Will your dreams of world travel really damage your career? Are you worried that by taking time off to travel you will ruin any job prospects you may have? Well don’t be, because it won’t. This final part of the excuse buster series shows just how your career doesn’t have to be a barrier to travel.
Whether you have a job or a career, a 9 to 5 bill payer or an all consuming profession, odds are that you devote a lot of your time, effort and a significant part of your life to it. 5 or 6 days a week, 52 weeks a year minus a couple of weeks that you manage to claw back in statutory holidays, that is a lot of your life you devote to doing whatever it is you do.
You’ve probably worked damn hard to get to the position you are in now too. Maybe you’ve studied and sacrificed for a degree or perhaps you’ve simply devoted a lot of years to it and have worked your way up the ladder? Maybe you are even new to your career and don’t want to rock the boat by taking some time out?
So why would you want to let your travel dreams, as amazing as they may seem, ruin all that?
Will Travelling Really Hurt Your Career?
I can understand that concern, I really can. I’ve had a career too. I worked hard to get it and I worked damn hard at it, but it isn’t everything. Life is so much more than what you do, and having a career doesn’t mean that is all you have to concentrate on. Having a career doesn’t mean that you can’t follow your dreams of travel as well.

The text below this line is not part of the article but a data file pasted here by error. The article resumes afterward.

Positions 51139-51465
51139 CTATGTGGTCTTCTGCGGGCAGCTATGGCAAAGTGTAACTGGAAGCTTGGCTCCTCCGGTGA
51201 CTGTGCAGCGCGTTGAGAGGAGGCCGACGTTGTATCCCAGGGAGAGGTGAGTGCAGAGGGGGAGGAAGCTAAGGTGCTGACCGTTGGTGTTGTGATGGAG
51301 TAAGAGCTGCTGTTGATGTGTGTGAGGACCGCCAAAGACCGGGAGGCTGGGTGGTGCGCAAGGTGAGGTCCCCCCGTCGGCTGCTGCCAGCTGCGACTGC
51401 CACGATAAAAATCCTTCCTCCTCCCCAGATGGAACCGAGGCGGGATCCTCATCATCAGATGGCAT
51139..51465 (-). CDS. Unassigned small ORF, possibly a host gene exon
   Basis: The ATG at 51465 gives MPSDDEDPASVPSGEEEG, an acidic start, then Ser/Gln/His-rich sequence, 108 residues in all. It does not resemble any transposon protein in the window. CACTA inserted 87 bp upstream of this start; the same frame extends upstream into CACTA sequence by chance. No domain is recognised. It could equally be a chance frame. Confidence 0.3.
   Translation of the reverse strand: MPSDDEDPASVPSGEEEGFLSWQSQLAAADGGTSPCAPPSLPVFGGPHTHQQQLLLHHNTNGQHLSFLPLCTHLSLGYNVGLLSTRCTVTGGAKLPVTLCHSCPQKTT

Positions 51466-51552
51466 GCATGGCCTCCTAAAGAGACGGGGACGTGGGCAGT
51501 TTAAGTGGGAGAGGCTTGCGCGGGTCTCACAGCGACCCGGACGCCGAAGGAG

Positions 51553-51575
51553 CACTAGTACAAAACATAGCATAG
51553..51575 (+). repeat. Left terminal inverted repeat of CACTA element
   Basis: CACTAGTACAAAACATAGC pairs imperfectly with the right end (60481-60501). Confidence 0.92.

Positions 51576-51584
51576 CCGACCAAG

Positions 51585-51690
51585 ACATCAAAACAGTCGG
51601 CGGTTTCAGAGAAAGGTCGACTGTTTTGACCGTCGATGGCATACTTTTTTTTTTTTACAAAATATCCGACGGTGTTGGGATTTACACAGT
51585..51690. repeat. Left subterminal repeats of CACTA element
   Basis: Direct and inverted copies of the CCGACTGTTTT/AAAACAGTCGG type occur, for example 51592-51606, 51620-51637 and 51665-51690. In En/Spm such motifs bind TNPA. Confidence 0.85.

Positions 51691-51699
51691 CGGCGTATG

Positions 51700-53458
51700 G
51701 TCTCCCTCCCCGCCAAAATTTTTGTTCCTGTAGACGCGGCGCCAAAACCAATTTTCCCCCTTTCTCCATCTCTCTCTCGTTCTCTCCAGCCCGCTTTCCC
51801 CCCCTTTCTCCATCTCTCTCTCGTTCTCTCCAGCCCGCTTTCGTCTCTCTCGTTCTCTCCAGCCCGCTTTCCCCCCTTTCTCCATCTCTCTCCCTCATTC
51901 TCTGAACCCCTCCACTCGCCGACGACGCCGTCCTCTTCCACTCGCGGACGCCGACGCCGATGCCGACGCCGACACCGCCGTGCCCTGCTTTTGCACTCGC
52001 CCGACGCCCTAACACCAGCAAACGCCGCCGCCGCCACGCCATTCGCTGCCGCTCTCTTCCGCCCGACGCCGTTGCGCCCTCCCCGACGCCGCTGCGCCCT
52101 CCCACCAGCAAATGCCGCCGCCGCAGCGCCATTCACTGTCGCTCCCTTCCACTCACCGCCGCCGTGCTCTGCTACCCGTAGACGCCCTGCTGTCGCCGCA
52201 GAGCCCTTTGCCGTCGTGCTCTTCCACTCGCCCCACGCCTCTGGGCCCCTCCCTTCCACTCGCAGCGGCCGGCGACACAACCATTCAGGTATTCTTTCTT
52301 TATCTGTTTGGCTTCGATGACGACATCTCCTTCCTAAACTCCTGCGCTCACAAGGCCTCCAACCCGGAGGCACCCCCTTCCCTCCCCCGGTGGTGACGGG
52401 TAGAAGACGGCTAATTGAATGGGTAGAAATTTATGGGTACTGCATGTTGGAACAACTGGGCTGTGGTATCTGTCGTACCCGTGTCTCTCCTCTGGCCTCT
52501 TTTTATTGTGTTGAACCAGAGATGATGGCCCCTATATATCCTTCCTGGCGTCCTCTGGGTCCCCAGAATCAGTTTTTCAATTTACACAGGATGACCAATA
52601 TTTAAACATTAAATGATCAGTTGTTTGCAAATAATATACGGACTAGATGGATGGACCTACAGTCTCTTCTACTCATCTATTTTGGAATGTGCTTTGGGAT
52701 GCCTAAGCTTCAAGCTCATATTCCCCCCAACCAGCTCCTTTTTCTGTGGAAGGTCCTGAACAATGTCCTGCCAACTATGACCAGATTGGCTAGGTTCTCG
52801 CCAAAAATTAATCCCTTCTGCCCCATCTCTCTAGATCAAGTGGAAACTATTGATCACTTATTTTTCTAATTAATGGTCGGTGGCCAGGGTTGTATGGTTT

Before I ran this site as a full time business I had a good career as a nurse. A very senior nurse in fact despite the fact I was taking half the year off every year to travel, and I took the time to gain multiple degrees, a masters and numerous post grad qualifications too, not to mention become a published author. My career was important to me, but it wasn’t the most important thing.
I’m not telling you this to brag, I’m telling you this to show it is possible.
You see before I was a nurse I was a backpacker, and I wasn’t about to give that up for the sake of a job! But nor was I going to let it become the only thing I was either. It’s all about balance.
Travel hasn’t hurt my job prospects, or my career.
You can have the best of both worlds, you can travel the world and still have a strong career.
Don’t Believe The Rat Race Propaganda.
I am living proof that you can have your cake and eat it if you want to, but many people just refuse to accept that. Too many people have been brainwashed by the rat race propaganda, that your only role in life is to leave school, get a job and work to pay bills until you die. Americans, as much as I love them, seem to be particularly beaten by this paradigm. Paid time off is almost non existent in the states, taking a holiday is anathema too them, being the last one to leave the office and giving yourself a heart attack at 40 by doing 80 hours a week in the cubicle is wierdly seen as a badge of honour!